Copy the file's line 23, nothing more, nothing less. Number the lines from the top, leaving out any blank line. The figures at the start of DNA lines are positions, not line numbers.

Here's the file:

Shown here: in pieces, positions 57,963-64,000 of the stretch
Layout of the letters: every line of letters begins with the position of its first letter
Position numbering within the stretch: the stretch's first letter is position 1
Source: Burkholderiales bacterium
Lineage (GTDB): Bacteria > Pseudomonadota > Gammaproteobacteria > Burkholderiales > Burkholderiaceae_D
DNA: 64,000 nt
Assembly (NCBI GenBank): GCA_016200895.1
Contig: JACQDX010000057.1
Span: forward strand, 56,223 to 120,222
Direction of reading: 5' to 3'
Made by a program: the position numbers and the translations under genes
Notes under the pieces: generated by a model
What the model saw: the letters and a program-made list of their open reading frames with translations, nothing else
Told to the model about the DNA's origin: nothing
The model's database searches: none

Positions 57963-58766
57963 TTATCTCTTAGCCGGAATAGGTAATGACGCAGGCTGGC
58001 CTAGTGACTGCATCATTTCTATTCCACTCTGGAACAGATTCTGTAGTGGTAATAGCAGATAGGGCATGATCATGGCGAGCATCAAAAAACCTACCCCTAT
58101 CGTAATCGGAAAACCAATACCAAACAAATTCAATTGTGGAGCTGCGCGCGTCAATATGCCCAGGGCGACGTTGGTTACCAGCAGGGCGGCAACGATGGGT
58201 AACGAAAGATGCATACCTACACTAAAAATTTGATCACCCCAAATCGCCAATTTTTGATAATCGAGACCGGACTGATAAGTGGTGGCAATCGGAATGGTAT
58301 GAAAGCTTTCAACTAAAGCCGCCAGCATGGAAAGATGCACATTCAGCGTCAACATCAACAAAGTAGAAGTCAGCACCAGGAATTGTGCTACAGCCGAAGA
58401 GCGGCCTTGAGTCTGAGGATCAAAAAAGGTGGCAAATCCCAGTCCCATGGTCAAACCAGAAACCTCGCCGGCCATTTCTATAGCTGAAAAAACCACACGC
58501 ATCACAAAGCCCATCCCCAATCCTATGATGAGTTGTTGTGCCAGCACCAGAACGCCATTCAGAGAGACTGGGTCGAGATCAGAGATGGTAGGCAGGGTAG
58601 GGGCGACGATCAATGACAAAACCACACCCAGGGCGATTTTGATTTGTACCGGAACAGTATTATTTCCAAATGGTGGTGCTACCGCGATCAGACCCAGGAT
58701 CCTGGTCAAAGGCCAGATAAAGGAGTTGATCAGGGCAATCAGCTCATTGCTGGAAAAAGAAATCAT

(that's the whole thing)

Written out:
58501 ATCACAAAGCCCATCCCCAATCCTATGATGAGTTGTTGTGCCAGCACCAGAACGCCATTCAGAGAGACTGGGTCGAGATCAGAGATGGTAGGCAGGGTAG